Canidia Albutî, quibus est inimica, venenum ;
Grande malum Turius, si quid se judice certes ;
z Ut, quo quisque valet, suspectos terreat, utque
Imperet hoc Natura potens, sic collige mecum.
Dente lupus, cornu taurus petit; unde, nisi intus
Monstratum? “Scævæ vivacem crede nepoti
Matrem; nil faciet sceleris pia dextera (mirum,
Ut neque calce lupus quemquam, neque dente petit

bos?) Sed mala tollet anum vitiato melle cicuta.


“. Frontless and satire-proof, he scours the streets,

And runs an Indian muck at all he meets." And it alludes to a practice among the Malayans, who are great gamesters ; which is, that when a man has lost all his property, he intoxicates himself with opium, works himself up to a fit of phrenzy, rushes into the streets, and attacks and murders all he meets.- Warton. Ver. 71. I only wear it in a land of Hectors, &c.] Superior to

“tutus ab infestis latronibus,” which only carries on the metaphor in

-ensis Vaginâ tectus ;” whereas the Imitation does more ; for, along with the metaphor, it convey3 the image of the subject, by presenting the reader with the several objects of satire.-Warburton.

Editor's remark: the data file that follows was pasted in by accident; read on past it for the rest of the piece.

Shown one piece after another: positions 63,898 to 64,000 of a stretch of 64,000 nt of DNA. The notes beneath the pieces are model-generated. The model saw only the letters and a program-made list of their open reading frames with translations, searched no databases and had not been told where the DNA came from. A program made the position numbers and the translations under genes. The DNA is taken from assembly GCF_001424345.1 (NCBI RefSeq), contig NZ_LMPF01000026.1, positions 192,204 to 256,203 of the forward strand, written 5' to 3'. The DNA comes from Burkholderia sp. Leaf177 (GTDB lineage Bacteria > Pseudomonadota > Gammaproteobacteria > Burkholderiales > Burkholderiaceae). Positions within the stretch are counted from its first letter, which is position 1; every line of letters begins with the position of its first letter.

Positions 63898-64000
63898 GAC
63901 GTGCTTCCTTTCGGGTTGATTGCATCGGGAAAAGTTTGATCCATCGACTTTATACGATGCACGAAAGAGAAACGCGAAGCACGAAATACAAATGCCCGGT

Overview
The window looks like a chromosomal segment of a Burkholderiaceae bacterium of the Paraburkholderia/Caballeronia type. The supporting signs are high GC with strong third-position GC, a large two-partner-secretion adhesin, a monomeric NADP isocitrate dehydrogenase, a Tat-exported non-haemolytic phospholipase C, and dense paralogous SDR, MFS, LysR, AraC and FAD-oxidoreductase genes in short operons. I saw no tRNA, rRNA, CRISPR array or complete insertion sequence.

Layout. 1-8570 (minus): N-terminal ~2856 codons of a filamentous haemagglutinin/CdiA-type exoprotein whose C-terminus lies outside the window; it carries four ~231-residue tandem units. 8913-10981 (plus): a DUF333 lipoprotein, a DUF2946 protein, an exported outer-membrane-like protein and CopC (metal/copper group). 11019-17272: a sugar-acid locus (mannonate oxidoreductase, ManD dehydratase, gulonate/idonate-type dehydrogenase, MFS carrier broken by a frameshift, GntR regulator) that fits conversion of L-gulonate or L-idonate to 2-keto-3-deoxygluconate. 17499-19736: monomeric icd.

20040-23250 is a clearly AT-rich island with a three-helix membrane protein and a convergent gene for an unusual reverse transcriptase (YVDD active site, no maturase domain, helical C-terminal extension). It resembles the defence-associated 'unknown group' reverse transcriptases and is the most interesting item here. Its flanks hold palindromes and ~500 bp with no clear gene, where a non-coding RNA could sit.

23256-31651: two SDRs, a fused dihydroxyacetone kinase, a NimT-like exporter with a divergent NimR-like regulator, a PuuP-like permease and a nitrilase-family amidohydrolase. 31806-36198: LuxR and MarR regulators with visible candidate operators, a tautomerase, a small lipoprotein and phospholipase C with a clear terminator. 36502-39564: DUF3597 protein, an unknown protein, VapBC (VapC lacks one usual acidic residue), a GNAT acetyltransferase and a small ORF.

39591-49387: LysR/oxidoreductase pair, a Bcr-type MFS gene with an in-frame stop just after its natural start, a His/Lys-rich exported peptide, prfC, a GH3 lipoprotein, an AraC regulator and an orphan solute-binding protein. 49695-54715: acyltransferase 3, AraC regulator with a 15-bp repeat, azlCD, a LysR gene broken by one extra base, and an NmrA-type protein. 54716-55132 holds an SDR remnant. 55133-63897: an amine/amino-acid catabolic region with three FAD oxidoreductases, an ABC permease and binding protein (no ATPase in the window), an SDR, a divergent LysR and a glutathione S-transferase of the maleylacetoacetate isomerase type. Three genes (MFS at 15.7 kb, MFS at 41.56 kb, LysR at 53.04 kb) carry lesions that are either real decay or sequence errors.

Ver. 73. Save but our army! &c.] “ Une maladie nouvelle,” says the admirable author de L'Esprit des Loir, “s'est répandue en Europe ; elle a saisi nos princes, et leur fait entretenir un nombre desordonné de troupes. Elle a ses redoublemens, et elle devient nécessairement contagieuse. Car si tôt qu'un état augmente ce qu'il appelle ses troupes, les autres soudain aug. mentent les leurs, de façon qu'on ne gagne rien par là que la ruïne commune. Chaque monarque tient sur pied toutes les armées qu'il pourroit avoir, si ses peuples étoient en danger d'être exterminés ; et on NOMME PAIX, CET ÉTAT D'EFFORT DE TOUS CONTRE TOUS. Aussi l'Europe est elle si ruinée, que les particuliers, qui seroient dans la situation où sont les trois puissances de cette partie du monde les plus opulentes, n'auroient pas de quoi vivre. Nous sommes pauvres avec les richesses et le commerce de tout l'univers ; et bientôt, à force d'avoir des soldats, nous n'aurons plus que des soldats, et nous serons comme des Tartares."—Warburton.